Washington Field Office, Federal Bureau of Investigation; Loudoun County Sheriff’s Office; Virginia State Police
On July 3, 2016, the FBI WFO JTTF arrested Mohamed Bailor (Jalloh) 26, for attempting to provide material support to a designated terrorist organization. Jalloh, a former member of the Virginia Army National Guard, first came to the attention of the WFO JTTF in early April 2016 based on his communication with a known ISIL operative. Subsequent investigation revealed Jalloh intended to conduct a terrorist attack and/or to assist with terrorist attacks against the homeland. WFO coordinated a complex confidential human source (CHS) operation, conducted daily surveillance, and executed numerous criminal search warrants in an effort to ensure the safety of the public and ultimately disrupt Jalloh.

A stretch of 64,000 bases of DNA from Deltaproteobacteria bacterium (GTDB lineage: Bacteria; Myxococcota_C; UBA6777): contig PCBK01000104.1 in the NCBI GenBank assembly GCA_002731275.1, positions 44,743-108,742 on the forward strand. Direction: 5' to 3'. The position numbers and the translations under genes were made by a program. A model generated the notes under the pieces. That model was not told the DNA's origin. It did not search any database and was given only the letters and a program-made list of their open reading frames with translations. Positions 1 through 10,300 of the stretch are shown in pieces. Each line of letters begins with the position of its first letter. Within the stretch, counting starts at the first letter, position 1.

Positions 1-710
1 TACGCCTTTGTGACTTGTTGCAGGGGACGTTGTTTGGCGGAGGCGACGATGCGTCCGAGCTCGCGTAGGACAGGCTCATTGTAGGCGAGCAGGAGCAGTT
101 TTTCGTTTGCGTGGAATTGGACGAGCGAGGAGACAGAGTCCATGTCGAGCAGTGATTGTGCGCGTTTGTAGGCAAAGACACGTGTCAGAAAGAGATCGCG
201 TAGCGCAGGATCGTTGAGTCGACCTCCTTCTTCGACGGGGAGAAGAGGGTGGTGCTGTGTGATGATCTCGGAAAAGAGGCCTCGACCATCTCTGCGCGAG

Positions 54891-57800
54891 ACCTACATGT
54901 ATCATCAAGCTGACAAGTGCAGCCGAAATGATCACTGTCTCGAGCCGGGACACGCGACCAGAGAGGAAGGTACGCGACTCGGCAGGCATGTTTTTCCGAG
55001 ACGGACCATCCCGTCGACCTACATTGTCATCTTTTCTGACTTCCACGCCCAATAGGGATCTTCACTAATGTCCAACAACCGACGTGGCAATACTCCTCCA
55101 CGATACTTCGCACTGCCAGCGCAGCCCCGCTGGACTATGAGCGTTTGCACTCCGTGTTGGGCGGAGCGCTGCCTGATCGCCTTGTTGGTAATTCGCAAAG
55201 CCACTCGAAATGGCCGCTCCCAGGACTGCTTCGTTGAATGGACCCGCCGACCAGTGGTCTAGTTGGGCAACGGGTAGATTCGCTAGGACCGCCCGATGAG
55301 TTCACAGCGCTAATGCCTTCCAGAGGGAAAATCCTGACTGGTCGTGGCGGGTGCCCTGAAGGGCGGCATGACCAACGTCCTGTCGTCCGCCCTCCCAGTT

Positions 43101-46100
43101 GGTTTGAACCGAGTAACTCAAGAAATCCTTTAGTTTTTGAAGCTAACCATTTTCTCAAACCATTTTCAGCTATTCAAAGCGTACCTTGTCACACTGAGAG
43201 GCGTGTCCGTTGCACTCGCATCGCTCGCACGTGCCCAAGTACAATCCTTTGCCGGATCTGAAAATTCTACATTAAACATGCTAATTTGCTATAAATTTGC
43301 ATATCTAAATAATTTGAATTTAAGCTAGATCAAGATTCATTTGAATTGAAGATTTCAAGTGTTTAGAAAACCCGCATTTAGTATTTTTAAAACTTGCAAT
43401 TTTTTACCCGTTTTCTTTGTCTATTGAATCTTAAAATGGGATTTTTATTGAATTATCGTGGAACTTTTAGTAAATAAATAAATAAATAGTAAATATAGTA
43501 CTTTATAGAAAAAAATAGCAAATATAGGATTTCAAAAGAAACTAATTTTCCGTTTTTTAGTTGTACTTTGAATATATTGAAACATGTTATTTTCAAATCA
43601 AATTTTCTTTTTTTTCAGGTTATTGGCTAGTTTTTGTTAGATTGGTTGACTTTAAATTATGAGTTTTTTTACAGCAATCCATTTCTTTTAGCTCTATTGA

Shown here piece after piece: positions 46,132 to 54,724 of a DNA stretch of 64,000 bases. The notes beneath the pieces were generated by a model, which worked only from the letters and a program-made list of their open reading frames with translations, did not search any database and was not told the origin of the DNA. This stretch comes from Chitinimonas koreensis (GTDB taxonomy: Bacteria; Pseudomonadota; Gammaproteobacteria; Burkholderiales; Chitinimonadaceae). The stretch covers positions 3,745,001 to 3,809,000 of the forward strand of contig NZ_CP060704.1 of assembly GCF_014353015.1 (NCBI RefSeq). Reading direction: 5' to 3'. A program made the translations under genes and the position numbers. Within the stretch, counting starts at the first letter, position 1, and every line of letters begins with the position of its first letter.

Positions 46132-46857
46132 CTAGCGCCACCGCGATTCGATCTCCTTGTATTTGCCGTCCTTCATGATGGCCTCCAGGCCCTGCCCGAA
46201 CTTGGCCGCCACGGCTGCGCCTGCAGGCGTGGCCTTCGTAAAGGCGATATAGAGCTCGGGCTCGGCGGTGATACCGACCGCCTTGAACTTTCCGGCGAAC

In May 2016, in an effort to disrupt Jalloh before he conducted a terrorist attack, the CHS described to Jalloh the CHS’s plan to conduct a (notional) terrorist attack in the United States on behalf of ISIL and asked for Jalloh’s assistance in procuring weapons for the attack. The CHS indicated the attack was directed by members of ISIL and included murdering military personnel and then conducting a follow-on martyrdom operation similar to the recent attacks in Europe (i.e. Paris and Belgium). Jalloh replied, “…I will support with whatever you need from me.”
In May and June of 2016, FBI Surveillance and CHS operations tracked Jalloh’s attempts to obtain weapons for the CHS’s notional terrorist attack. FBI WFO and FBI Charlotte coordinated extensively to monitor Jalloh’s movements during a trip to North Carolina, where Jalloh spent several hours trying to find a weapon to purchase for the CHS. In late June 2016, Jalloh indicated his family member obtained a weapon but that Jalloh had to find time to go to North Carolina to retrieve it; Jalloh further indicated he wanted to obtain another weapon.